We are now over a week into the Government’s next response phase to the virus and for some people this has brought a bit more freedom outside of the home.
However, we all need to understand that the virus has not gone away. We need to remain cautious. This is not a return to normality, instead it is about taking careful steps to ensure that we do not give the virus any opportunity to spread. We all need to play our part to keep those we love safe.
The message is to stay alert, to control the virus and save lives. You should:
• Continue to stay at home as much as possible
• Work from home if you can
• Limit contact with other people
• Keep your distance if you go out (2 metres apart where possible)
• Self-isolate if you or anyone in your household has symptoms.
• Wash your hands regularly.
Physical activity is good for our physical and mental health and it is encouraging that for most people they can now exercise outside as many times each day as they wish. Please do remember the guidance to stay 2-metres apart and when we come back home, we must remember to wash our hands.
If you are in the shielded group you will have received a letter from the NHS, your GP or clinician asking you to stay at home at all times and avoid any face-to-face contact. This group is being asked to keep to this advice for some time longer. It is hard, but we know that if we don’t keep this group shielded, they are at an increased risk.
The Government is now advising that people should aim to wear a face-covering in enclosed spaces where social distancing could be more difficult, and where they are in contact with people they do not normally meet. This might be on public transport or in some shops. Face coverings are to protect against passing the virus to others; remember you may have the virus but not have any symptoms. Face-coverings should not be used by children under the age of two, or those who may find it difficult to manage them correctly, for example those with respiratory conditions. It is important to use face-coverings properly and wash your hands before putting them on and taking them off.
Face coverings are different to the surgical face masks that NHS and care staff are wearing. We must try to keep these for the staff working on the frontline who need them. Face coverings can be homemade cloth coverings or a scarf or bandana and if you can, it’s a good idea to use items that are easily washable. Please read the site below for how to wear and make your own: https://www.gov.uk/government/publications/how-to-wear-and-make-a-cloth-face-covering/how-to-wear-and-make-a-cloth-face-covering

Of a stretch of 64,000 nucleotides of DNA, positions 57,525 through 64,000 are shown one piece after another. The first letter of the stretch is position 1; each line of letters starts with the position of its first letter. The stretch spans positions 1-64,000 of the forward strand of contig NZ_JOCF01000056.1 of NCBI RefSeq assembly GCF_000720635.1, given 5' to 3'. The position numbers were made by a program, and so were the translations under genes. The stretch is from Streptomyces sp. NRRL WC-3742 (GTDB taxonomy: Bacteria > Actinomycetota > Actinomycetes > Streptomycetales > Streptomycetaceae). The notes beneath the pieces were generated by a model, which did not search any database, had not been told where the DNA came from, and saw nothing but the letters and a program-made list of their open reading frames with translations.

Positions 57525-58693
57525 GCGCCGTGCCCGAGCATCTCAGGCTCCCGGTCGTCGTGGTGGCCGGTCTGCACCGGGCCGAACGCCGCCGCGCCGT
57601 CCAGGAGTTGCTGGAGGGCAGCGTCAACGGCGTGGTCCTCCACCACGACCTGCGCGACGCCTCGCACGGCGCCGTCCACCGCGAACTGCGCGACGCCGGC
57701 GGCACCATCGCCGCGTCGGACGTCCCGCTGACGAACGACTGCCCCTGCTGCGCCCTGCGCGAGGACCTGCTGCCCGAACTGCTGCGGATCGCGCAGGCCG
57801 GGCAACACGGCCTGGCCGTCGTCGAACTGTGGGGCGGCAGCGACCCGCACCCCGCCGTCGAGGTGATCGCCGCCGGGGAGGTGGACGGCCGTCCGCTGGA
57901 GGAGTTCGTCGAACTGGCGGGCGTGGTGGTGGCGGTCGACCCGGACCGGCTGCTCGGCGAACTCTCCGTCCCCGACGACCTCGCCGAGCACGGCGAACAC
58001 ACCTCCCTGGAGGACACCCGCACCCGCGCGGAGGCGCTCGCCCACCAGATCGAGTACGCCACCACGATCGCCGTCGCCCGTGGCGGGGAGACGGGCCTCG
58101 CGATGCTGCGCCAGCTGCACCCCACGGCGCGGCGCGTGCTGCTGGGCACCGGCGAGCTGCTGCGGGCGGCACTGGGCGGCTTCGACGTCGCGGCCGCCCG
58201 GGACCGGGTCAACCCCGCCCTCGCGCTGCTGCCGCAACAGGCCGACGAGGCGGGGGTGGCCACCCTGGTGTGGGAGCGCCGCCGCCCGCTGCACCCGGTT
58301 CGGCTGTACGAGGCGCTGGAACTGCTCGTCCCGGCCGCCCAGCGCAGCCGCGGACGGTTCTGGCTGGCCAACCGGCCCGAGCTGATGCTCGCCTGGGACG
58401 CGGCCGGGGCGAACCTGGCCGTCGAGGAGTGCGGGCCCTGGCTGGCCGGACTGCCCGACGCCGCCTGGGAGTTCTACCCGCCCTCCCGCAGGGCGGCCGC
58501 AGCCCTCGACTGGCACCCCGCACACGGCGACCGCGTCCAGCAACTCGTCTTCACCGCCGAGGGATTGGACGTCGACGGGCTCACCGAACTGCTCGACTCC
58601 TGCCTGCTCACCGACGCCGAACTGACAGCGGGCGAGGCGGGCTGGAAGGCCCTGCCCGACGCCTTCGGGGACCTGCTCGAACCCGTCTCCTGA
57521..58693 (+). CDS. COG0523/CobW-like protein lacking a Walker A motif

Mental Health Awareness
Finally, this week is Mental Health Awareness Week. We have probably paid more attention to our mental health during these last few weeks than ever before. The theme of this week is kindness, to ourselves and others. We may have experienced lots of different emotions during this crisis; anger, sadness, worry, stress and boredom. These are normal reactions to this extreme time and each person will react differently. It is okay to have these feelings and for most people they will pass, so don’t be harsh on yourself if you’re having an off day - it is not a sign of weakness. If feelings of low mood or anxiety persist, please do seek medical advice. For advice on looking after your mental health and wellbeing please visit: https://www.nhs.uk/oneyou/every-mind-matters/
In summary, I will repeat the Governments message; we must stay alert, control the virus and save lives.
Thank you for continuing to follow the Governments guidelines, be kind to one another and stay safe.
For up to date and accurate information I recommend you use the following two sites to keep yourselves informed:
• Gov.uk website: https://www.gov.uk/coronavirus
• NHS website: https://www.nhs.uk/conditions/coronavirus-covid-19/